McSweeney's

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McSweeney's Publishing, May 28, 2007 - Fiction - 300 pages
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With a special section on Donald Barthelme, including remembrances from Ann Beattie, David Gates, and Oscar Hijuelos, and some of Barthelme’s barely published and never-collected early work, and a highly theoretical but potentially amazing Z-binding that we can’t describe very well here, or even to each other, McSweeney’s 24 will never be mistaken for anything else. (Except possibly the June 1978 issue of Popular Mechanics.)

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LibraryThing Review

User Review  - cinesnail88 - LibraryThing

Issue 24 was my first foray into the realm of McSweeney's, and though it contained several works of merit, I found it not quite as awesome as I had hoped - you know what they say about high expectations! I'm sure it won't disappoint in the future, though! Read full review

About the author (2007)

Dave Eggers was born on March 12th, 1970, in Boston, Massachusetts. His family moved to Lake Forest, Illinois when he was a child. Eggers attended the University of Illinois at Urbana-Champaign, until his parents' deaths in 1991 and 1992. The loss left him responsible for his eight-year-old brother and later became the inspiration for his highly acclaimed memoir "A Heartbreaking Work of Staggering Genius". Published in 2000, the memoir was nominated for a nonfiction Pulitzer the following year. Eggers edits the popular "The Best American Nonrequired Reading" published annually. In 1998, he founded the independent publishing house, McSweeney's which publishes a variety of magazines and literary journals. Eggers has also opened several nonprofit writing centers for high school students across the United States. Eggers has written several novels and his title, A Hologram for the King, was a finalist for the 2012 National Book Award. His most recent work of fiction, entitled The Circle, was published in 2013.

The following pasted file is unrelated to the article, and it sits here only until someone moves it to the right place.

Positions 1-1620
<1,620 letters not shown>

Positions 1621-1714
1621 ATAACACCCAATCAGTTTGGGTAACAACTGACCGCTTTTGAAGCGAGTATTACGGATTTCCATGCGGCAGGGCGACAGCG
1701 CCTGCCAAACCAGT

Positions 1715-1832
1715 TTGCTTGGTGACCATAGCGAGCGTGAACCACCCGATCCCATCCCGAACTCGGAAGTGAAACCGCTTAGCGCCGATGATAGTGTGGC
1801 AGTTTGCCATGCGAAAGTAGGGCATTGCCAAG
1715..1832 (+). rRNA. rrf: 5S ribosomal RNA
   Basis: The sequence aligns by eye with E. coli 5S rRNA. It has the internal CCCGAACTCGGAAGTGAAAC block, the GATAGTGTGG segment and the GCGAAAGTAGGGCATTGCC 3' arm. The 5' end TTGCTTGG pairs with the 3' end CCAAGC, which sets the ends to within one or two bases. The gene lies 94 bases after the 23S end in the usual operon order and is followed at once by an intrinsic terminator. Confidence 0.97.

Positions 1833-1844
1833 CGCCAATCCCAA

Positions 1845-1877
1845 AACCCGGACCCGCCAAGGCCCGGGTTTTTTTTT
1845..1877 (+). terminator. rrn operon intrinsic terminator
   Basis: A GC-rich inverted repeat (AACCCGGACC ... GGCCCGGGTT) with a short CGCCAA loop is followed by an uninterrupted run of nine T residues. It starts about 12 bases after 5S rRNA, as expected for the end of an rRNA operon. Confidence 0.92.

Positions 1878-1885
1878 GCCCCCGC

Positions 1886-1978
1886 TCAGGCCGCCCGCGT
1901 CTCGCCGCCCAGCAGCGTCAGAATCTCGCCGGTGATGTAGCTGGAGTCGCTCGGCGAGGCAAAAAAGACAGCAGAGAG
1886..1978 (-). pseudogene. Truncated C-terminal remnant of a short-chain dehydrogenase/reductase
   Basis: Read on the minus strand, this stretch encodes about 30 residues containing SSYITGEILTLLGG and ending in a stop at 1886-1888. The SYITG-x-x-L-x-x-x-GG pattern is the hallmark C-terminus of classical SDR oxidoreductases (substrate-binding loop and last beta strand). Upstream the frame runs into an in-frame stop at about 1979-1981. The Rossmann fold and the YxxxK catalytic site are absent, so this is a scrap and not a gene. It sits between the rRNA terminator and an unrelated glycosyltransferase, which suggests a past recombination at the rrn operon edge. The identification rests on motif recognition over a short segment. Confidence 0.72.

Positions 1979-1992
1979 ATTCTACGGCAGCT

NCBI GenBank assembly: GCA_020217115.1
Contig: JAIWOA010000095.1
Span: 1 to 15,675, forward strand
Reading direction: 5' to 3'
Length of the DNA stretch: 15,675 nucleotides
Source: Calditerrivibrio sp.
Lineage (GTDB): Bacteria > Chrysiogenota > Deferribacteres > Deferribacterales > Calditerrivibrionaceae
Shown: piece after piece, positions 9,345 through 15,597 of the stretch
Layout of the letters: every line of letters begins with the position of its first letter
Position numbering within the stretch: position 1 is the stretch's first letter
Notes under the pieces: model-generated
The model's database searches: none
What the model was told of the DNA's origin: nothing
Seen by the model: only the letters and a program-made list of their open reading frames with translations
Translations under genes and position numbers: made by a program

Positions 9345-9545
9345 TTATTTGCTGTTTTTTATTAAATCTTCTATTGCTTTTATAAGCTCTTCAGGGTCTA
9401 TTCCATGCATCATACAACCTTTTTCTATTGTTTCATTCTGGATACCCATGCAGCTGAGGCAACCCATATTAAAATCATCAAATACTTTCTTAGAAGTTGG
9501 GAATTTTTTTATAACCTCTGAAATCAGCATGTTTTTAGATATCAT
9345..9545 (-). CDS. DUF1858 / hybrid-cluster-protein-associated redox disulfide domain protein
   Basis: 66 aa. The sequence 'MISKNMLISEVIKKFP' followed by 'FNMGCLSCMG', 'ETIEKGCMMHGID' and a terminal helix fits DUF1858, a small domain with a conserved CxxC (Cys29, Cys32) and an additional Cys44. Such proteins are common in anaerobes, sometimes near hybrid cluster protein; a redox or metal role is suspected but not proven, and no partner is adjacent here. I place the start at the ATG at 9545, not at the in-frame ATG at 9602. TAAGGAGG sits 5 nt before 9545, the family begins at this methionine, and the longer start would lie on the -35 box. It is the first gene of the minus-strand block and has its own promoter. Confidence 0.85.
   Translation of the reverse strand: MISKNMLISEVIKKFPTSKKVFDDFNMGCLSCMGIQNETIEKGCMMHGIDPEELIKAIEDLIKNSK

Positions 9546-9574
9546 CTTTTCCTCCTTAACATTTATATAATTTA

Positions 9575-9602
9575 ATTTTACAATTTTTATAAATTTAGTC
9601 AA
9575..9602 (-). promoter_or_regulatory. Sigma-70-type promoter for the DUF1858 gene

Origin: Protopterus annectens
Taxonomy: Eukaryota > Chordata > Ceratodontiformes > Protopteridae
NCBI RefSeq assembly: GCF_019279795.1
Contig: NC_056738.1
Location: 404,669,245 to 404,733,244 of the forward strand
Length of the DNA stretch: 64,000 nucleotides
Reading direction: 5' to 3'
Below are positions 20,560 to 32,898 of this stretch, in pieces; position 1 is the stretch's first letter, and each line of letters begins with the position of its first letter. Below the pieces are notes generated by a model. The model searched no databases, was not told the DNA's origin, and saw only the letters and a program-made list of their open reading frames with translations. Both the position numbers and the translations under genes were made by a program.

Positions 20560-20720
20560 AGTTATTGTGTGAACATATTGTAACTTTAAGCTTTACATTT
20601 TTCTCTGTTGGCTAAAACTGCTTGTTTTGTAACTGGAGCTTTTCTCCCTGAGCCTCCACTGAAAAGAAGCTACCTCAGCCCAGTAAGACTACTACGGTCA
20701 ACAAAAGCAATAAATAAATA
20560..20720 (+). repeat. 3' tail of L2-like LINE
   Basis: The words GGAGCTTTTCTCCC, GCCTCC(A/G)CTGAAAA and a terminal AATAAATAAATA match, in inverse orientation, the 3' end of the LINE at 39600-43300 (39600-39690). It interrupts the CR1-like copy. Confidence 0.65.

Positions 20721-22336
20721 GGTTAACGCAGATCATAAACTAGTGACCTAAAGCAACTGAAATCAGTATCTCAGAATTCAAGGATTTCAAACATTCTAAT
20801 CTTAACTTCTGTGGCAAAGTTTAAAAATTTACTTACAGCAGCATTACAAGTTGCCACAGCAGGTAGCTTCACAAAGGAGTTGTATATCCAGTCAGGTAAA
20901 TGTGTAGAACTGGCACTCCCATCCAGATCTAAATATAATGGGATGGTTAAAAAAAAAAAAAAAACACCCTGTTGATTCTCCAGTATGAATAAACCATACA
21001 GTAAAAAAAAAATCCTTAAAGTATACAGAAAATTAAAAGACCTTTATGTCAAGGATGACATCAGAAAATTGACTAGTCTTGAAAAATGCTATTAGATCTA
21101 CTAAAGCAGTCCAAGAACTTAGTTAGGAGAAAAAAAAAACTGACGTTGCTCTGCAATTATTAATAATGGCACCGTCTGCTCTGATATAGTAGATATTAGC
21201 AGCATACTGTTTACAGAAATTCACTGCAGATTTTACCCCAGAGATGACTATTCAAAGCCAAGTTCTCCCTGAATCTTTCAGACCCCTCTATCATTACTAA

Jonathan Ames is a contributing writer to the New York Press and a comic monologist in the tradition of Spalding Gray. His first novel I Pass Like Night was published in 1989 and led to feature articles about Ames in USA Today and Vanity Fair. Ames has performed at PS 122, Fez, the Nuyorican Poets' Cafe and the New York Public Library. His work has been anthologized in the Henfield Foundation Anthology and in an anthology edited by Joyce Carol Oates. He has worked as a taxi driver, au pair, fiction writing teacher and model. He grew up in Orange, New Jersey, and currently resides in New York.

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